Amouage is a line that I have decided to take my time over. I have sampled almost everything briefly and others in quite a bit of depth. I have even fallen head over heels for two, namely Gold Woman and Honour Woman. The reason I am taking my sweet time with Amouage, a line which I love by the way, is simply because each of their perfumes are so rich and complex they demand a great deal of attention. This is great for me because i get to unravel the mysteries of Amouage over a long period of time, and soak up all of the wonder and magic they have to offer. However, one of the major downsides of this slow-paced Amouage sampling is that I am quite unfamiliar with The Library Collection.
The Library Collection currently consists of six opuses, each of which “represents the insatiable quest for knowledge” and “celebrates integrity, uniqueness, and a love of the arts” . Opus VI is the latest addition to the collection and is inspired by Michel Gondry’s Eternal Sunshine of the Spotless Mind, his greatest movie along with The Science of Sleep (I have to say that – I’m in love with Gael García Bernal). Opus VI was created by Dora Arnaud & Pierre Negrin under the creative direction of Christopher Chong and is described as “an amber, leather and woody fragrance inspired by the destruction and reinvention of knowledge and memories. Symbolising the end of a love affair.”  Very deep stuff indeed.
Scented lives is a series of perfume profiles that explores the perfumes and scents that have been a part of people’s lives. I believe that the perfumes we wear are the individual threads that help build the tapestry of our lives. They speak huge volumes about our character and help us form memories of times, people and places.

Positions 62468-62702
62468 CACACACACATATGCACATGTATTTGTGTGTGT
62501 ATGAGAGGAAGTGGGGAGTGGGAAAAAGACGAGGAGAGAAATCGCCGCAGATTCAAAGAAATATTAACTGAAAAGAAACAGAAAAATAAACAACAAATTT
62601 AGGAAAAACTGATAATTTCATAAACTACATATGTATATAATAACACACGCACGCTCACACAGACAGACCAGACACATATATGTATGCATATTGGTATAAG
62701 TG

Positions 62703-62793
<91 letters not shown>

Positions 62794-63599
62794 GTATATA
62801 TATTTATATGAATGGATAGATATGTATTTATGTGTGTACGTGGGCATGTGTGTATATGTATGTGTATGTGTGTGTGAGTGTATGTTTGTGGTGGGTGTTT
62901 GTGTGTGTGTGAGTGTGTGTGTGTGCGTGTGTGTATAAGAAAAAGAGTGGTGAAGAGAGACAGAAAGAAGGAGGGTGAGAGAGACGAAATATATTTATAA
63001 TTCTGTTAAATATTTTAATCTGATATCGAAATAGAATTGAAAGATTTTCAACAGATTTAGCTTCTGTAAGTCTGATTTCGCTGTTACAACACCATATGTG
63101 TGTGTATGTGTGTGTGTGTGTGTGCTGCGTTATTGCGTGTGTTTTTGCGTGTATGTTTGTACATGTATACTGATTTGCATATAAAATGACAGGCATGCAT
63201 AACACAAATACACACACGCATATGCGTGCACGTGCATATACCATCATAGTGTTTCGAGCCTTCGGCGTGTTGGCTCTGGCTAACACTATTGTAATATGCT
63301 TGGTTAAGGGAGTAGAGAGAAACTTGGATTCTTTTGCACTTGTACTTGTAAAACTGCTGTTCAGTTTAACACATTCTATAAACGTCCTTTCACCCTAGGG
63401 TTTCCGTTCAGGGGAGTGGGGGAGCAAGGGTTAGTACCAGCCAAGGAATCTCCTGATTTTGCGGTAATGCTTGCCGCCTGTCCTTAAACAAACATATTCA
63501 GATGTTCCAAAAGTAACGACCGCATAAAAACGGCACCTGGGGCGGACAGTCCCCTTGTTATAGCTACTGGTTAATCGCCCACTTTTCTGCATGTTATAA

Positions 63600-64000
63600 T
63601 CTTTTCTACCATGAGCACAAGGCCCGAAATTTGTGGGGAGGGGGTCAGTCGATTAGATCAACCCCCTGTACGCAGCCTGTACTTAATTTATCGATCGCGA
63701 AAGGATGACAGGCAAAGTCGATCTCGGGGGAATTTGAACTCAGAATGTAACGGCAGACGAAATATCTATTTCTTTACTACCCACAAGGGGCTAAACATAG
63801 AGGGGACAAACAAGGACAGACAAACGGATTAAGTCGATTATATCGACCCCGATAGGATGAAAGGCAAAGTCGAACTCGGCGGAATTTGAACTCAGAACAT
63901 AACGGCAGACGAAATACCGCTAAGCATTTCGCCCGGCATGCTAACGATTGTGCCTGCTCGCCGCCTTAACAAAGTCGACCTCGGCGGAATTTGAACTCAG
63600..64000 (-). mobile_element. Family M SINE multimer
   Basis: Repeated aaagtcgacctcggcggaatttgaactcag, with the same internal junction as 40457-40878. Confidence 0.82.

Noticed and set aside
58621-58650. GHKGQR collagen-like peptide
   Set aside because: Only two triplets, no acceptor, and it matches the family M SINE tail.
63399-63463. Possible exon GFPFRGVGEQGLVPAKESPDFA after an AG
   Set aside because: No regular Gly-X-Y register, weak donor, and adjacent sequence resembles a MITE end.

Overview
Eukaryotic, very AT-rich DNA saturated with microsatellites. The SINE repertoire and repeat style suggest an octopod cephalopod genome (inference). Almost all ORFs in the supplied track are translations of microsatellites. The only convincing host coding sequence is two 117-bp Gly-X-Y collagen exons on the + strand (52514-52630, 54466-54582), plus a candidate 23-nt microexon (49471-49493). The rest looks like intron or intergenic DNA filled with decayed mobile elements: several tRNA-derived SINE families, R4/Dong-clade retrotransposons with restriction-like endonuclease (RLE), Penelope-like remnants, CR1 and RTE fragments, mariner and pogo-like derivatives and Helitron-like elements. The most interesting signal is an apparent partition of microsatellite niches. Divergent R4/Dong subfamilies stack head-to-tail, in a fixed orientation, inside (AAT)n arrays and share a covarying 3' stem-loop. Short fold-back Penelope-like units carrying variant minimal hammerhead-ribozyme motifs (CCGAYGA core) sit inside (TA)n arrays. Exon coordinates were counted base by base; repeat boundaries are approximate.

The series starts with the profiles of my family, friends and those that are special to me. Ir will then branch out to others with interesting scented lives. As I said in the last profile, if you are interested in taking part in the series, you can get in touch via the Contact Form or you can send me an e-mail on email@example.com.
How it Works
Each subject is asked to pick five perfumes (ones that they have worn) that have played a significant part in their lives. They will then be asked to give reasons their choices and explain what their associations with those scents may be. The series aims to use perfume as markers for significant points in the subject’s life, whether happy or sad, and to help them unleash their olfactory memories.
‘Layering’ – the practice of layering two fragrance compositions to create weird and wonderful combinations, has always seemed completely alien to me. I have always enjoyed the fragrances in my collection exactly the way they were created (I wouldn’t have bought them otherwise) and have never felt the need to try and improve or change them by adding something new.
Despite my skepticism, layering seems to be something that a lot of perfume-lovers do and enjoy. Some brands, such as Jo Malone, even actively encourage the practice of layering with their fragrances. These ‘layering’ combinations are designed to enhance the perfume experience, but I can’t help but feel that they are just a cheap ploy with the sole intent of convincing consumers to buy extra bottles.
Despite my skepticism, this layering malarky got me thinking (a dangerous habit, I know); is there any real merit to mixing perfumes? and; Can you actually enhance a perfume by layering it with another? So, in the interest of science I thought that I would conduct a few layering experiments to see whether there is any merit to it, or whether it’s just a bunch of phooey.